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ADAMS APPLE PRODUCTS CORP. v. NATIONAL UNION FIRE INS. CO. PITTSBURGH ET AL. (01/17/52)

January 17, 1952

ADAMS APPLE PRODUCTS CORP.
v.
NATIONAL UNION FIRE INS. CO. OF PITTSBURGH ET AL.



COUNSEL

Lemuel B. Schofield, Philadelphia, Douglass D. Storey, Harrisburg, for appellants.

Harry Shapiro, David V. Shapiro, and Shapiro, Rosenfeld & Stalberg, Philadelphia, for appellee.

Before Rhodes, P. J., and Hirt, Reno, Dithrich, Ross, Arnold and Gunther, JJ.

Author: Ross

[ 170 Pa. Super. Page 270]

ROSS, Judge.

Adams Apple Products Corporation instituted separate actions of assumpsit against each of the four defendant insurance companies to recover for damage to its property alleged to have been caused by windstorm. By agreement of counsel the four actions were consolidated for trial, and after jury verdicts were rendered for the plaintiff against each defendant in the amount of its proportionate share of the loss with interest, and the defendants' motions for judgments n.o.v. and new trials were refused, these appeals were taken.

The plaintiff, engaged in the canning of apples, maintained its plant at Aspers in Adams County, Pennsylvania. The structures comprising the plaintiff's plant were located on land rising to the east away from the tracks of the Reading Railroad, which at this point run generally north and south. Near to, and parallel with, the railroad right of way were a canning factory, boiler room and warehouse. About half way up the slope was a frame 'vinegar house'. Near the top of the slope, about 100 feet from the railroad tracks, and extending along the slope parallel to them, were two rows of wooden bins used by the plaintiff to store apples. One row of these bins was about 200 feet long, and the other, a few feet farther up the slope, was about 100 feet long. The construction was of wooden slats of random width from 2 to 6 inches, spaced about 1 inch apart and resting upon heavy wooden posts or pilings sunk in the ground. There were 42 units in the two rows, each bin being about 15 feet square and between 6 and 7 feet high. The bins had been constructed in 1940, and, according to the testimony of a witness for the plaintiff, 'were in very good condition'.

Each of the defendants had issued to the plaintiff a policy of insurance indemnifying it against 'direct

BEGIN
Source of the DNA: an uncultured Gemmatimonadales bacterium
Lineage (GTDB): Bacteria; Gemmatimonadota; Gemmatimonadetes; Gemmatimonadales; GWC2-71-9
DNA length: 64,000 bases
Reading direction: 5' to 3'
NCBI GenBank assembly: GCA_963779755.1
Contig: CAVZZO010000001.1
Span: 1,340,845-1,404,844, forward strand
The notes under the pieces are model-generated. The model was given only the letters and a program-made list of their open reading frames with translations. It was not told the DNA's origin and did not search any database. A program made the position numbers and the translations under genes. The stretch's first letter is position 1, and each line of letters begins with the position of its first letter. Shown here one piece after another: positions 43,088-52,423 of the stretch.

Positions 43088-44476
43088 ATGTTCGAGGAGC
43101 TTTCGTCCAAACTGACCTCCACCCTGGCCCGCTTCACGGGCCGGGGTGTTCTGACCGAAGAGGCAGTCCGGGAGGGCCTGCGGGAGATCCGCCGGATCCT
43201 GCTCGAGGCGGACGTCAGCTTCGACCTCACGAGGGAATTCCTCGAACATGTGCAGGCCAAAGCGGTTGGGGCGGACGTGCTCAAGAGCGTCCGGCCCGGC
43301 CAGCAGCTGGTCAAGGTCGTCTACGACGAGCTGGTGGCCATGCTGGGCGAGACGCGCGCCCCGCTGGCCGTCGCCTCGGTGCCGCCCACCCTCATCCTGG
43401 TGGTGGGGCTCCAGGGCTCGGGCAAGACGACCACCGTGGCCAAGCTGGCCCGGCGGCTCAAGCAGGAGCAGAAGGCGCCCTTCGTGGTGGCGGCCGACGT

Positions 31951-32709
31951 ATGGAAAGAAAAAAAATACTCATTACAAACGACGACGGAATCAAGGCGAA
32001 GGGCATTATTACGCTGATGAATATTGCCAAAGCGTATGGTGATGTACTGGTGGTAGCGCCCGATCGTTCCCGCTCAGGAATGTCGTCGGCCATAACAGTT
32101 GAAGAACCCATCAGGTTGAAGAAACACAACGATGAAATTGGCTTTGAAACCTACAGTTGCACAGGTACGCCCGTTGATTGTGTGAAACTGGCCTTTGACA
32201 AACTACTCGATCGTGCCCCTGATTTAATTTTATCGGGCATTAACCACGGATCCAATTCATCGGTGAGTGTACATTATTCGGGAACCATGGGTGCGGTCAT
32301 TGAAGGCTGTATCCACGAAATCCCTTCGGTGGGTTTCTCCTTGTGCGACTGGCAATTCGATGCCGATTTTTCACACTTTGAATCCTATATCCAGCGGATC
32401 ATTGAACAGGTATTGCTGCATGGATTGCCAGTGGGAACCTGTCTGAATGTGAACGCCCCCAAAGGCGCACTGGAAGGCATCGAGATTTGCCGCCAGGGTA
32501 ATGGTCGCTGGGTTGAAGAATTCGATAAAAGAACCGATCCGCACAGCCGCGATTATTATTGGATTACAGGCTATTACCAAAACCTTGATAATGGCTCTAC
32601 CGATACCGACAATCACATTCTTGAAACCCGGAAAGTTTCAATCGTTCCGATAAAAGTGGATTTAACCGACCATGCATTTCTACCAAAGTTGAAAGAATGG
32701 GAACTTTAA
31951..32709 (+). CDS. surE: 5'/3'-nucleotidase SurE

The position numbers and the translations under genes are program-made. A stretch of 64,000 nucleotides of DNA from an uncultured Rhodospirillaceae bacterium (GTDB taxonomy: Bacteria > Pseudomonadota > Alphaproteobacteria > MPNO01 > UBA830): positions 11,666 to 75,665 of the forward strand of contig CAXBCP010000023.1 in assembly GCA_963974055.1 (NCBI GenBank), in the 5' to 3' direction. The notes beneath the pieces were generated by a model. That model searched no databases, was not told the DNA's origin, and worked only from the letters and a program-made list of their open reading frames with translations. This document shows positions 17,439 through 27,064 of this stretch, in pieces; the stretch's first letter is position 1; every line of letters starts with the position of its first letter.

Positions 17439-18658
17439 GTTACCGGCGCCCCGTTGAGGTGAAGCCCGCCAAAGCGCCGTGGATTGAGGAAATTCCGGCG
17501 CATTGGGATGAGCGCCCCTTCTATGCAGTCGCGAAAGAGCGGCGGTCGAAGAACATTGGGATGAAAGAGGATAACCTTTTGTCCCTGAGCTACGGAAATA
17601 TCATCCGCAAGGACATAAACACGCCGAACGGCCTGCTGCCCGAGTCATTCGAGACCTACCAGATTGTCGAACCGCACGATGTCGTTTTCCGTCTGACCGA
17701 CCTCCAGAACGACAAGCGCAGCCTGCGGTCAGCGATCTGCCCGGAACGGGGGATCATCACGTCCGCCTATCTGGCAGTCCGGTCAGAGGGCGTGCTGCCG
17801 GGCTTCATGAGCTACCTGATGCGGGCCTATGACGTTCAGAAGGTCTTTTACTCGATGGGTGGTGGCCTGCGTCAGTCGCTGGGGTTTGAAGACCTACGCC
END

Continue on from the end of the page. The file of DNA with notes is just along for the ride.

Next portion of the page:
[ 170 Pa. Super. Page 271]

    loss or damage by windstorm, cyclone, tornado and hail'. At the trial the plaintiff sought to establish that 14 of its bins and their contents were damaged as a result of a 'windstorm' which occurred sometime between noon on Saturday, October 26, 1946, and the following Monday morning.

Part of the plaintiff's evidence is unchallenged. When the last employe left its plant on Saturday, October 26, all of its storage bins were standing, filled with apples to about 80 per cent. of capacity. On Monday, October 28, 14 of the bins in the row nearest to the railroad tracks were down and parts and contents of them scattered down the slope for a distance of 70 feet. The posts or pilings upon which the demolished bins had rested were still standing, but leaned to the west.

No witness who saw the bins fall was produced by either side. The plaintiff called two witnesses whose testimony tended to establish that there had been a windstorm in the vicinity of its plant on Sunday, October 27. The first of these witnesses, Roy Adelsburger, a farmer who lived 3 or 4 miles from the plaintiff's plant, testified that on the day in question the wind 'blowed a door off [his] barn', that it tore paper off the end of the barn and blew down one of several heavy boards leaning against his fence. Plaintiff's other windstorm witness, Charles W. Pitzer, testified that on October 27 he drove his four-door Packard sedan from his home in Gettysburg to a truck terminal located about a half mile from plaintiff's plant. He stated that it was a very 'severe' night with the wind 'rather ...


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